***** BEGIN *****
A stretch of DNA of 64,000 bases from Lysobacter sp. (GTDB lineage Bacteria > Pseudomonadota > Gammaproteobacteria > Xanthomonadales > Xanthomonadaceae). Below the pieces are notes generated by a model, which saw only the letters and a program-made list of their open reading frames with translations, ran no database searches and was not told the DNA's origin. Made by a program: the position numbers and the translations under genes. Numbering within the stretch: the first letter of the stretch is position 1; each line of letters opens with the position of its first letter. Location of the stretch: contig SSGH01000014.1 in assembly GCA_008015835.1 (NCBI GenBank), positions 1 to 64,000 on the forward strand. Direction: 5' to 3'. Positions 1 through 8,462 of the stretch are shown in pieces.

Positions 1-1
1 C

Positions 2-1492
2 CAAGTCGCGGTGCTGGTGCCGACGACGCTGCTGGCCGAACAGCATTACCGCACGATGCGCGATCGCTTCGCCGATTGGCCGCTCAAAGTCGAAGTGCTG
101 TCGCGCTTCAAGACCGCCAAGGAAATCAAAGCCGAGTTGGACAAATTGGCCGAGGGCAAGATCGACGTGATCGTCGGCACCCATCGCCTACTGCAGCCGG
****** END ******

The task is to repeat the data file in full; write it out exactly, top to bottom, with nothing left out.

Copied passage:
A stretch of DNA of 64,000 bases from Lysobacter sp. (GTDB lineage Bacteria > Pseudomonadota > Gammaproteobacteria > Xanthomonadales > Xanthomonadaceae). Below the pieces are notes generated by a model, which saw only the letters and a program-made list of their open reading frames with translations, ran no database searches and was not told the DNA's origin. Made by a program: the position numbers and the translations under genes. Numbering within the stretch: the first letter of the stretch is position 1; each line of letters opens with the position of its first letter. Location of the stretch: contig SSGH01000014.1 in assembly GCA_008015835.1 (NCBI GenBank), positions 1 to 64,000 on the forward strand. Direction: 5' to 3'. Positions 1 through 8,462 of the stretch are shown in pieces.

Positions 1-1
1 C

Positions 2-1492
2 CAAGTCGCGGTGCTGGTGCCGACGACGCTGCTGGCCGAACAGCATTACCGCACGATGCGCGATCGCTTCGCCGATTGGCCGCTCAAAGTCGAAGTGCTG
101 TCGCGCTTCAAGACCGCCAAGGAAATCAAAGCCGAGTTGGACAAATTGGCCGAGGGCAAGATCGACGTGATCGTCGGCACCCATCGCCTACTGCAGCCGG